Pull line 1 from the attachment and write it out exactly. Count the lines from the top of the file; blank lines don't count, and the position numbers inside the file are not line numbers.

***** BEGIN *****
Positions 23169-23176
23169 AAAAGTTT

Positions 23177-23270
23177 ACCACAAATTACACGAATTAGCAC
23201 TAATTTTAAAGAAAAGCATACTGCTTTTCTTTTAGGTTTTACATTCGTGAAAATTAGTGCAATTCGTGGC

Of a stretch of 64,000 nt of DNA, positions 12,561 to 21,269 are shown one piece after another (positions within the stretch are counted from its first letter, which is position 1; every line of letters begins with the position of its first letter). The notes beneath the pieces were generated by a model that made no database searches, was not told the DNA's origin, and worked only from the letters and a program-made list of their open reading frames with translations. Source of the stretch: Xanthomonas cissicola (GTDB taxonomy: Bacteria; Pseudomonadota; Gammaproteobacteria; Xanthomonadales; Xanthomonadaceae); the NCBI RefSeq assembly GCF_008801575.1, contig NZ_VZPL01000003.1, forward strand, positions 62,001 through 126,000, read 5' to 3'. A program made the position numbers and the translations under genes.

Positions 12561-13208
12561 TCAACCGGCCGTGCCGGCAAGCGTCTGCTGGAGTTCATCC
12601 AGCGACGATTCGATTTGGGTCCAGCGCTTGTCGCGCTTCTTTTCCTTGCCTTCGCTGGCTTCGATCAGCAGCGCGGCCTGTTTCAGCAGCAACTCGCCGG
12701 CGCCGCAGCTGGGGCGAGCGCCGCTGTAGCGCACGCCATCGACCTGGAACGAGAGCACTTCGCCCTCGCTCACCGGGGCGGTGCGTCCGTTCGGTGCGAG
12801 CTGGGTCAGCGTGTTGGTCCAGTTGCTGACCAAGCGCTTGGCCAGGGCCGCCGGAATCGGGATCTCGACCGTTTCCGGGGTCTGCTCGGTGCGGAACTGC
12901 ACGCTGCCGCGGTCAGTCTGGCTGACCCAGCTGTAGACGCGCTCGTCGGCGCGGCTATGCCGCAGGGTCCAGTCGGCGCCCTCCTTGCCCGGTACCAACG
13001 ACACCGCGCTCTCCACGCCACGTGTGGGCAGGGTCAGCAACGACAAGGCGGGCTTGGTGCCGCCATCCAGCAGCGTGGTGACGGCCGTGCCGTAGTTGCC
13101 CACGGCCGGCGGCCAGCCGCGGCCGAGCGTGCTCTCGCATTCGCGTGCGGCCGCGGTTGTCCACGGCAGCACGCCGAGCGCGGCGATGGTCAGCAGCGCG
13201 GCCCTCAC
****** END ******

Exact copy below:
Positions 23169-23176